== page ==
It might be set in the 17th Century but The Monk, Dominik Moll’s adaptation of Matthew Lewis’ cult 1796 gothic novel, feels like it might have been taken from one of Freud’s case studies.
Repressed sexuality bubbles through the angsty score by Alberto Iglesias and through lead actor Vincent Cassel’s rigid but charged-up performance, while the hot Madrid landscape looks desiccated by it.
But this story of a Capuchin monk who takes his purity and rigidity to such an extreme that the pendulum can only swing violently the other way also works on the supernatural level – in fact it seems to suggest that the two forces, sexual and supernatural, work in sync.
If the monk in question, Ambrosio (Cassel), would just chill out and allow himself an outlet for his human needs then he wouldn’t be so unyielding about following the rules of his profession that he harms someone who isn’t so rigid about them, wouldn’t attract the attention of evil, wouldn’t go down like a set of tenpins before the first whiff of temptation… and so on. There’s a chain of infection here that’s easy to see – and almost painful to watch.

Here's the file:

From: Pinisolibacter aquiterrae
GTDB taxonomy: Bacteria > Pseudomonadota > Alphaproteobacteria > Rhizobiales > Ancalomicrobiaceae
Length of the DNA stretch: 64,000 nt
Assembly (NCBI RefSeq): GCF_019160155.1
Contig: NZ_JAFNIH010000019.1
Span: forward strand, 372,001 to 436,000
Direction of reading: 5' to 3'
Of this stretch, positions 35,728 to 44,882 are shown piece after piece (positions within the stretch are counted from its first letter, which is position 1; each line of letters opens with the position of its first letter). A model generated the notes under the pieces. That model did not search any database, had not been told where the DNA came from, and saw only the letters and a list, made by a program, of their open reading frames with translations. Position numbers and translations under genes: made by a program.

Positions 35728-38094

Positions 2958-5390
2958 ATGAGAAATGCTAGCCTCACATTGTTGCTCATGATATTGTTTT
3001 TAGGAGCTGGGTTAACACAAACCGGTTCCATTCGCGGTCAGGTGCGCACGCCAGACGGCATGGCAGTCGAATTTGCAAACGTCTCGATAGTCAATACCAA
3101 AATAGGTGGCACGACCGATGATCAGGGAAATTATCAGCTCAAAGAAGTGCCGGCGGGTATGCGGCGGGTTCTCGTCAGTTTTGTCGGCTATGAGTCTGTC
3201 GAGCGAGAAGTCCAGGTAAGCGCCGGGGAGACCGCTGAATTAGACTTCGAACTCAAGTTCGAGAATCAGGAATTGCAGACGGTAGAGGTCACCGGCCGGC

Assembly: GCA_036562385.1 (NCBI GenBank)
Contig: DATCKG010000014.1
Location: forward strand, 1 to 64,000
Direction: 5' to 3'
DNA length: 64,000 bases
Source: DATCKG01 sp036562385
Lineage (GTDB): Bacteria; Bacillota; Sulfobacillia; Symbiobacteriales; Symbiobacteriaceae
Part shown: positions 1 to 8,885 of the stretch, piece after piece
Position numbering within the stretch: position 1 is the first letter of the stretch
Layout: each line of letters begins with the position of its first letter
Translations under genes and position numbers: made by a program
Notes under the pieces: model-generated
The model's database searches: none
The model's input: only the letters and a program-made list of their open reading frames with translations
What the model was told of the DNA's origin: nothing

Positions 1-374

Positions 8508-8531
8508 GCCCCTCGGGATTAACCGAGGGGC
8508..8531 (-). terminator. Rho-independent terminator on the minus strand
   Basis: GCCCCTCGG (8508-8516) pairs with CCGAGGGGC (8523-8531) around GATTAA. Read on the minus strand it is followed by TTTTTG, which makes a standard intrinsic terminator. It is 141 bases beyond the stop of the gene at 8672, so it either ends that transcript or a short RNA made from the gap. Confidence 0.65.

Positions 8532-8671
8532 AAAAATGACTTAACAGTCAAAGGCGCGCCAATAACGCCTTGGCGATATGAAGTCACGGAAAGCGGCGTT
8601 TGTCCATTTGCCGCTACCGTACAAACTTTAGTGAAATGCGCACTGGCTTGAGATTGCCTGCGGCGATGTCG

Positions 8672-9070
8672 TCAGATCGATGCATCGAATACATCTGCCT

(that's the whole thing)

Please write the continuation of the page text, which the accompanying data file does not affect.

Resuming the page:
The performances add to the morbid atmosphere of the film. Ambrosio moves as if he’s in a strait jacket, the evil Mother Superior of the nearby convent (Geraldine Chaplin) is so pickled in her own frustrated sexuality that she looks more like a Greek Fury than a nun, while Valerio, the enigmatic new arrival to the monastery who gets under the monk’s skin using gentleness and vulnerability, hides his supposedly disfigured face behind a sinister wax mask that also distorts his voice to an unnatural degree.
Matthew Lewis clearly wasn’t a fan of the Catholic church – nor of mothers, despite claiming to have written the novel to entertain his mum. They get an extremely short shrift.
Not surprisingly, laughs are few and far between in The Monk. This is not over-the-top Hammer gothic, it’s Freudian gothic in which even the devil ditches his horns and makes a more creepily low-key appearance as a paedophile. But the film raises some questions about the overlap between warped sexual energy and supernatural evil that are reminiscent of David Lynch.
Long after the curtain falls on Lewis’ story of self-denial going postal you’ll be pondering just how much Ambrosio was a victim of his fate – and how much an agent.
Released in UK cinemas on Friday 27th April 2012 by Metrodome.
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